Let’s Talk About House of CardsS

Did you watch all of the second season of Netflix’s House of Cards this weekend? Good. So did I. Let’s talk. Spoilers ahead.

Here’s a confession: I pretty much bought House of Cards’ initial portrayal of Washington. When I began binge-watching the first season last February, I had just moved from Florida to New York, didn’t have that much money, and was still coming down from the jarring transition in weather and temperament. House of Cards quickly cured this gloomy spell: Whereas New York was cold and impersonal and ruled chiefly by money, David Fincher’s capital seemed irreparably sinister, a lunar landscape masking a steep political hierarchy hidden from public view. At least I wasn’t there.

The Washington of the series’ second season, which debuted on Friday, felt both more sinister and less believable. In the first season, House Whip Francis J. Underwood, played by Kevin Spacey, carefully kills off an alcoholic Congressman by making his death look like a suicide.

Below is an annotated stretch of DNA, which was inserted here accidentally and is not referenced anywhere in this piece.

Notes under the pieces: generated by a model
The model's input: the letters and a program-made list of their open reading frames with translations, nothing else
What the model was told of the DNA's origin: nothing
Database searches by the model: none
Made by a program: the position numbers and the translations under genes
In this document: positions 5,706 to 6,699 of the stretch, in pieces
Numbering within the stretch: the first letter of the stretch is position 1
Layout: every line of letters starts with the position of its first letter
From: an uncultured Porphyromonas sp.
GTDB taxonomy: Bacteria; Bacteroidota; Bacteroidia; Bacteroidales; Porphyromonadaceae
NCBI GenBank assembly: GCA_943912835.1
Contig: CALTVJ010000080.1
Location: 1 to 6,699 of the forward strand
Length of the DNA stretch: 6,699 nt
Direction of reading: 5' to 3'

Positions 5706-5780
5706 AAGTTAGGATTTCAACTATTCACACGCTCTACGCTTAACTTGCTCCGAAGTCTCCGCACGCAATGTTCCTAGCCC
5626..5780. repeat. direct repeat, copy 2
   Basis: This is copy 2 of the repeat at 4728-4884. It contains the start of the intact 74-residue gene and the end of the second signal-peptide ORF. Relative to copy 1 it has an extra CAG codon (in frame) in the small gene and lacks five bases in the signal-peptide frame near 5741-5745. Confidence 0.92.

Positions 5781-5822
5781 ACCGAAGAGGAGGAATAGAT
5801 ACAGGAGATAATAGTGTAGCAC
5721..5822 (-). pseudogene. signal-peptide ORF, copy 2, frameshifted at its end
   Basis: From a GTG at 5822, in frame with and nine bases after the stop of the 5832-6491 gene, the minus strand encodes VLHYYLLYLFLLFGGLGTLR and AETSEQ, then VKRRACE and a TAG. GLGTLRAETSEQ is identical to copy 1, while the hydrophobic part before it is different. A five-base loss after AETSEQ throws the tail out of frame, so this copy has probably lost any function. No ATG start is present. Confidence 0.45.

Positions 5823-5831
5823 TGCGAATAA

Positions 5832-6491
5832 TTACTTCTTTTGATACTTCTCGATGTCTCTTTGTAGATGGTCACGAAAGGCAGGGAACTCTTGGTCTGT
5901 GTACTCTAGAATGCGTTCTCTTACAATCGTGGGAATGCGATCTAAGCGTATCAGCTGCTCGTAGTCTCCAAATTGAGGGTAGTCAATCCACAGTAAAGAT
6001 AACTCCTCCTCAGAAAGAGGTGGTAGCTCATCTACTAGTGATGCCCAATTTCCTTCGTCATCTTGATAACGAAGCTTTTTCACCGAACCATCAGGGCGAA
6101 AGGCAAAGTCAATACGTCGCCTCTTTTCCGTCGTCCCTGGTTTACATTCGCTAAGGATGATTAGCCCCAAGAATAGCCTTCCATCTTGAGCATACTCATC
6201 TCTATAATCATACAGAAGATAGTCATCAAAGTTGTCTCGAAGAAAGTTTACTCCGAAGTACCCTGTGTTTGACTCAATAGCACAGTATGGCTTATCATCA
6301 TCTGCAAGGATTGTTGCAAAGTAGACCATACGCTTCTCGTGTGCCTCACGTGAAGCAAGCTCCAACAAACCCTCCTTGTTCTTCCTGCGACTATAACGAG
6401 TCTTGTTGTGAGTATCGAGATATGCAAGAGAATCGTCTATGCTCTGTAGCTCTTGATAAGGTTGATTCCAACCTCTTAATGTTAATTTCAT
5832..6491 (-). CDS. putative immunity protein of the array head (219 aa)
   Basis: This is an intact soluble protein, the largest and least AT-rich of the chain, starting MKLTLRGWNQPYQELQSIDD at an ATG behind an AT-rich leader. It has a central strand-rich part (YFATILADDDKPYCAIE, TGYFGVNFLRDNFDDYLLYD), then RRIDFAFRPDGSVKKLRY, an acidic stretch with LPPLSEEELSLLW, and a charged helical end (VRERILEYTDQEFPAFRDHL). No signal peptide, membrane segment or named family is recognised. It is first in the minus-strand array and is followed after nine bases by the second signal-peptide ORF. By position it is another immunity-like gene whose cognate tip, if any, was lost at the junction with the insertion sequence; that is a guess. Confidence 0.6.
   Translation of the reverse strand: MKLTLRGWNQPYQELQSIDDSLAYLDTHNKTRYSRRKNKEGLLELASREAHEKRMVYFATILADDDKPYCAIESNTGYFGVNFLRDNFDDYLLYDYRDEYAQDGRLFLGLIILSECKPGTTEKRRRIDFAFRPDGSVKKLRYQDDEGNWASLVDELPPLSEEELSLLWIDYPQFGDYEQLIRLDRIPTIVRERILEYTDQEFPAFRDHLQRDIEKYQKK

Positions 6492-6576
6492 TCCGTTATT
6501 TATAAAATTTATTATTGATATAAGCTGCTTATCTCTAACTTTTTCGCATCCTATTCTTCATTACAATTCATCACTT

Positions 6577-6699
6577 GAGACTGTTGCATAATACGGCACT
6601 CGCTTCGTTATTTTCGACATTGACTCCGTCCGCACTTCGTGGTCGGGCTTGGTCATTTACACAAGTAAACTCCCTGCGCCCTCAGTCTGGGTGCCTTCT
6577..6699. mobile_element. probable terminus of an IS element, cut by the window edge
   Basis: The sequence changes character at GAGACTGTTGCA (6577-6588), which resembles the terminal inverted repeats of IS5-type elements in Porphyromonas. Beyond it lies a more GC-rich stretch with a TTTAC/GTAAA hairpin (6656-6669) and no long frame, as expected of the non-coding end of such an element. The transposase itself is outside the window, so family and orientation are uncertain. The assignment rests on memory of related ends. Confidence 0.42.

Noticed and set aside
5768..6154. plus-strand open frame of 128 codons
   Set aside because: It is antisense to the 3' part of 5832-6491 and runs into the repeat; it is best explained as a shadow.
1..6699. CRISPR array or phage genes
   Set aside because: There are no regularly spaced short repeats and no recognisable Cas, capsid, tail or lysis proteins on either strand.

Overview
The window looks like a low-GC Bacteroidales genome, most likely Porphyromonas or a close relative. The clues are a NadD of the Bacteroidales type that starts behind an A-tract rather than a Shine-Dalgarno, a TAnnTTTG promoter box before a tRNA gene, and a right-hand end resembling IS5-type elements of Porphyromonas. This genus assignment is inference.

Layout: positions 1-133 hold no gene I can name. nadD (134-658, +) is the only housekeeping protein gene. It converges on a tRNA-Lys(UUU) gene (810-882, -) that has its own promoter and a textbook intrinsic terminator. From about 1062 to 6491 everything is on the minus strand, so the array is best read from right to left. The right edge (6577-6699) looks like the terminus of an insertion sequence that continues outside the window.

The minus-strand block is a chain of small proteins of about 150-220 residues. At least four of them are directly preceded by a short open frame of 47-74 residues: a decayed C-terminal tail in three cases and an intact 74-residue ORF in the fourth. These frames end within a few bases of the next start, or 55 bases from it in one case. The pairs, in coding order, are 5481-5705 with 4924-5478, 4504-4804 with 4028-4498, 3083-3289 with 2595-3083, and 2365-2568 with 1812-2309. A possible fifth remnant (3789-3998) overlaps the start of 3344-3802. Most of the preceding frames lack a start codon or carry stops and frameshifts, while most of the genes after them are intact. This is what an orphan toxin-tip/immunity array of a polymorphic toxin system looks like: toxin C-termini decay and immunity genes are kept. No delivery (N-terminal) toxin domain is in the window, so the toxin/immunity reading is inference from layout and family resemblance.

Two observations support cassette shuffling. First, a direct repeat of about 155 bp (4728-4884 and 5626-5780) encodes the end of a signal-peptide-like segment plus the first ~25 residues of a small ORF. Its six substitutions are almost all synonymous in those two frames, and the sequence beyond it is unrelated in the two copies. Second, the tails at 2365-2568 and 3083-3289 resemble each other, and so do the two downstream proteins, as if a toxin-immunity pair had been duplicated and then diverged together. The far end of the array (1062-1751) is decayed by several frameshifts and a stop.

In the second season’s first chapter, by contrast, Underwood shoves Zoe Barnes, an inquisitive reporter played by Kate Mara, in front of a train as it enters a well-lit Metro station. She was asking too many questions! Underwood exits the scene as if nothing happened. This more or less establishes the season’s expectations.

(For example: When a cop lets one of Barnes’s colleagues inspect security camera footage of her death—in which Underwood stands just out of view—the colleague doesn’t bother to see what Barnes was doing before she ended up on the tracks.)

It’s difficult, of course, to assess the believability of a show like House of Cards. If a president solicited an intern in the Oval Office, how far-fetched is a threesome between the Vice President, his wife, and a Secret Service agent (pictured above)?

How would anyone know?

If you’ve finished the second season, jump in below. If not, beware spoilers (and come back when you’re actually done).